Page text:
Insidious Reviews

  • Insidious is a haunted-house movie that has some of the most shivery and indelible images I've seen in any horror film in decades.

    Owen Gleiberman — Entertainment Weekly

  • The strongest analogue for the second half of "Insidious" is one that the filmmakers probably weren't trying for: it feels like a less poetic version of an M. Night Shyamalan fairy tale.

    Mike Hale — New York Times

  • There's not much that's insidious, or subtle, here. A prolonged scene involving an unnerving high-pitched burglar alarm does get under our skin. But it's far more annoying than frightening.

    Claudia Puig — USA Today

  • It's too much "Saw" and not enough "Paranormal."

    Michael O'Sullivan — Washington Post

  • The final shocker succeeds in shocking, and does so sans gore. But first we have to wade through a red door and a red hallway, pleas to "follow my voice,'' and an infinity of fog about as scary as dry ice vapor spilling onto a dance floor.

    Ethan Gilsdorf — Boston Globe

  • It doesn't build a better haunted house but, when on its game, reminds us of the genre's pleasures.

    Nick Pinkerton — Village Voice

  • "Insidious" establishes that these folks can make a film that operates on an entirely different level, sans gore, or obvious gimmicks. And make flesh crawl.

    John Anderson — Wall Street Journal

  • builds legitimate haunted-house dread ... [but] at a very specific point ... possession turns jokey and hokey.

    Kathleen Murphy — MSN Movies

  • Wan and Whannell have, in effect, ripped pages from the "Poltergeist" playbook and stripped the formulas down to old-style gothic scares.

    Bruce Diones — New Yorker

  • Not terrifically good, but moviegoers will get what they're expecting.

    Roger Ebert — Chicago Sun-Times

  • Director James Wan and screenwriter Leigh Whannell admire all sorts of fright, from the blatant to the insidiously subtle. This one lies at an effective halfway point between those extremes.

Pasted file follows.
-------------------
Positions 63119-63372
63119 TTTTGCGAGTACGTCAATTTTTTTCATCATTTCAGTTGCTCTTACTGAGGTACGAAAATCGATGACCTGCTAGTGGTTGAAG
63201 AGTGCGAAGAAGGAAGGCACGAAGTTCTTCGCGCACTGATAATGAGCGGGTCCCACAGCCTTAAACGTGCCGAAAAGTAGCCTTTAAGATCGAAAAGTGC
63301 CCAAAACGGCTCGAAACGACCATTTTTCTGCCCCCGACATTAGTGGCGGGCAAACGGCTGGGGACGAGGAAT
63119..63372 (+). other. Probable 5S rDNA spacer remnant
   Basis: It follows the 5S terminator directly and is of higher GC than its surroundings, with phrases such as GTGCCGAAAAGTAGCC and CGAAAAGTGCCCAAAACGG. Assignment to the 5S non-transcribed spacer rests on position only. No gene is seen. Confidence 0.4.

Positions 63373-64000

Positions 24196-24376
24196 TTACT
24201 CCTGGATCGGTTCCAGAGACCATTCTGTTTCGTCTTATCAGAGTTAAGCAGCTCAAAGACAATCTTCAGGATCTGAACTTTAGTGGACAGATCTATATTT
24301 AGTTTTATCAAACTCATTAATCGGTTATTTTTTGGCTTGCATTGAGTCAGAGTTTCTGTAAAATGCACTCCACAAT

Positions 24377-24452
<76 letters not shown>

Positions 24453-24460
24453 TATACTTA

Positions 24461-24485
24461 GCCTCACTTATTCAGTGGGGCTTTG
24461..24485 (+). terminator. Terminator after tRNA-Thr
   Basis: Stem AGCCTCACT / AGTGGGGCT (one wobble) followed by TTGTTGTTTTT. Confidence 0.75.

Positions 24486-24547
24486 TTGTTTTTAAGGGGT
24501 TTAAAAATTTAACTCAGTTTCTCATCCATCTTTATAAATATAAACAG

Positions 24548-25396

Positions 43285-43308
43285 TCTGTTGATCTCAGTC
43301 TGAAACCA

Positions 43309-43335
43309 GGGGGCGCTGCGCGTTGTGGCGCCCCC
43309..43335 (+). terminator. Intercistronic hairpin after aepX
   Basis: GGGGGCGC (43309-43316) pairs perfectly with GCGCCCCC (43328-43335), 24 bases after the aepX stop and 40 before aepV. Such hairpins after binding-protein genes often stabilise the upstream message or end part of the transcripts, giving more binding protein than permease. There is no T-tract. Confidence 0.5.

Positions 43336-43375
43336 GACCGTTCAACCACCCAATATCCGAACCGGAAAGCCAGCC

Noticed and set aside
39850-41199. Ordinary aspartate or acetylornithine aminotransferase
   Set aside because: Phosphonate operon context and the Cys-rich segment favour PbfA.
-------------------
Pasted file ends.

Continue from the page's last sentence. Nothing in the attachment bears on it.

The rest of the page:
Michael Phillips — Chicago Tribune

  • Aesthetically, Insidious operates at the level of a decent high school video project.

    Ben Sachs — Chicago Reader

  • If your idea of a fun night out is to be manipulated by freaky sound effects, jumpy edits, and point-of-view shots of ceiling fans whooshing menacingly, Insidious is the film for you.

    Steven Rea — Philadelphia Inquirer

  • The film is weighed down by too many forehead-palming lapses and an overall sense of "been there."

    Colin Covert — Minneapolis Star Tribune

  • Insidious isn't scary. It's laughable. And kind of sad.

    Tom Long — Detroit News

  • No blood, no gore, no hacked-off arms and legs, but plenty of creepy set pieces, quick cuts and blasts of music that will have you both squirming in your seat and jumping out of it.

    Bill Goodykoontz — Arizona Republic

  • A possession thriller less terrifying than fun.

    Rob Nelson — Variety

  • Whatever flaws it may have, Insidious scared the hell out of me.

    Eric D. Snider — Film.com

  • Nothing slows down a movie down like people sitting around a living room discussing the meaning of "astral projection."

    Liam Lacey — Globe and Mail

  • It turns out to be a moderately effective suburban-family creep show, majorly in debt to "Poltergeist" and "The Exorcist" and capturing at least a little of their spirit.

    Andrew O'Hehir — Salon.com

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